“This is occupation, we can’t protect our children from them”
The Issawi family has long been persecuted by the Israeli occupation.
Tareq Issawi spoke about the history of Israeli raids on Palestinian homes over the years.
“They would get everyone out: the old, the young, the sick, they don’t care.”
The raids have only gotten worse, says Tareq.
“Not only are they occupiers, but they come and ruin our homes.”
For a Palestinian detainee, the hardest part comes after the raid.
Those arrested are bought into interrogation, which can last up to 75 days.
There they routinely undergo physical and psychological torture, including beatings, shackling and sleep deprivation.
Since 1967, more than 70 Palestinians have died as a result of torture in Israeli interrogation.
Mohammad Abu Marya recalls one night’s torture during his 50-day interrogation.
“I spent 22 days on a chair, with my hands and legs tied”
After interrogation, some are released while others are charged with offences under vaguely worded Israeli military orders.
For example, Israeli Military Order 101 issued two months after the occupation of the West Bank in August 1967, says Palestinians can face 10 years in prison for participating in a gathering of 10 people or more without Israeli army approval, on issues “that could be construed as political”.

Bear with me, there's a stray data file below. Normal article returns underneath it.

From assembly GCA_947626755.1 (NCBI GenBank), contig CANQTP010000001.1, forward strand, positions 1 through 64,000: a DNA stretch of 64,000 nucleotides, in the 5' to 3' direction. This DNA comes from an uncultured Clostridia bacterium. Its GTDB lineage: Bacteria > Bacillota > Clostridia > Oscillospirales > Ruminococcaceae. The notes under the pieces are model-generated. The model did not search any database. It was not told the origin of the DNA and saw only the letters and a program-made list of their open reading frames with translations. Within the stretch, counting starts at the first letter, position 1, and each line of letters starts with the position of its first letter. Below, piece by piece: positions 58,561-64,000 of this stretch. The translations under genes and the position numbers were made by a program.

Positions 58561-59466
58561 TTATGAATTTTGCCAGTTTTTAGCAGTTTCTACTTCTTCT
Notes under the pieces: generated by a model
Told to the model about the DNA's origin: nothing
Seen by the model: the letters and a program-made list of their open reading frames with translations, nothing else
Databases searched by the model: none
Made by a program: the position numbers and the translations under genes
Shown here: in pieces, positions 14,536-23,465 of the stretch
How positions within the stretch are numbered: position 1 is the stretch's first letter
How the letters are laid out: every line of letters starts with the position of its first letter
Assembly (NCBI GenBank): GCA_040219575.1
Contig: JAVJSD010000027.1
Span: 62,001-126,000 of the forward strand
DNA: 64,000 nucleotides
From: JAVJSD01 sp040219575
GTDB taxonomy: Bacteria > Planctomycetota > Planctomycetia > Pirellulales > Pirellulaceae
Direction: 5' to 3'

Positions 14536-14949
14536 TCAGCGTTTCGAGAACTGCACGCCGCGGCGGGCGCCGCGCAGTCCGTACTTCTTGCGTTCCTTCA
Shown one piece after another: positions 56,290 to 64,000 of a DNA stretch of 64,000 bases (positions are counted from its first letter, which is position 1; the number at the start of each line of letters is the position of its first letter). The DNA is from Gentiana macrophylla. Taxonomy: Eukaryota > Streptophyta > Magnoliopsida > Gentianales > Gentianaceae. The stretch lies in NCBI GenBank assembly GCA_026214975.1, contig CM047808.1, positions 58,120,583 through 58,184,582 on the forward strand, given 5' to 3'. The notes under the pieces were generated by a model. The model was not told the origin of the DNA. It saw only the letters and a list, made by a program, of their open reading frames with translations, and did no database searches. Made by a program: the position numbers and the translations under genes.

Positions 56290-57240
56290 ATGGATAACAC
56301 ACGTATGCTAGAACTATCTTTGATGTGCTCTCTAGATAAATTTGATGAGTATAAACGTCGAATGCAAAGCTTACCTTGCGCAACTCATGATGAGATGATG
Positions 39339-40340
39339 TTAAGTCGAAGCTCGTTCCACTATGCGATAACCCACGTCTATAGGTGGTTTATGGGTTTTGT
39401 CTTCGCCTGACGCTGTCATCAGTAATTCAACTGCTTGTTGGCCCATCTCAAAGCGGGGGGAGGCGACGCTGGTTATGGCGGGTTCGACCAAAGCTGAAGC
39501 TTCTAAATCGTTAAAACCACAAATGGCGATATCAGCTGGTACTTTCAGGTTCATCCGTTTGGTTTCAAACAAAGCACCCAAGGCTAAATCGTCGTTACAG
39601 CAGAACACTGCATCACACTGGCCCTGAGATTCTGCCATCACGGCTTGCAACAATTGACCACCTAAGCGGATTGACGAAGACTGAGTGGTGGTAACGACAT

The same 10-year sentence applies to those who “hold, wave, display or affix flags or political symbols”, among other violations.
People charged under such orders are put on trial in a military court system run by soldiers – from judges to guards – which have a conviction rate higher than 99 percent.
There are thousands of Palestinian prisoners, including women and children, in Israeli jails.
In 2017, there were 7,000 Palestinian prisoners, including 400 children and 64 women.
Raids on Palestinian homes, and the arbitrary arrests and detention, are a major component of Israel’s oppression of Palestinians. Their impact on the physical and mental health and wellbeing of Palestinians cannot be overstated.
“The way they came into our house was terrorising.”
The sense of safety that one is meant to feel inside their own home is a privilege most Palestinians do not enjoy.
“The situation we live in is very hard – it’s not normal”
In 2016, Mohammad Abu Marya studied psychology in college and was a social worker for several years to help Palestinians who have similar trauma.
“How am I supposed to make her feel safe when I myself don’t feel safe?”
For Laila Issawi, the repeated vandalism of her home by Israeli soldiers is nothing compared to the killing of her son.
“How will we restore our dignity? By making these sacrifices.”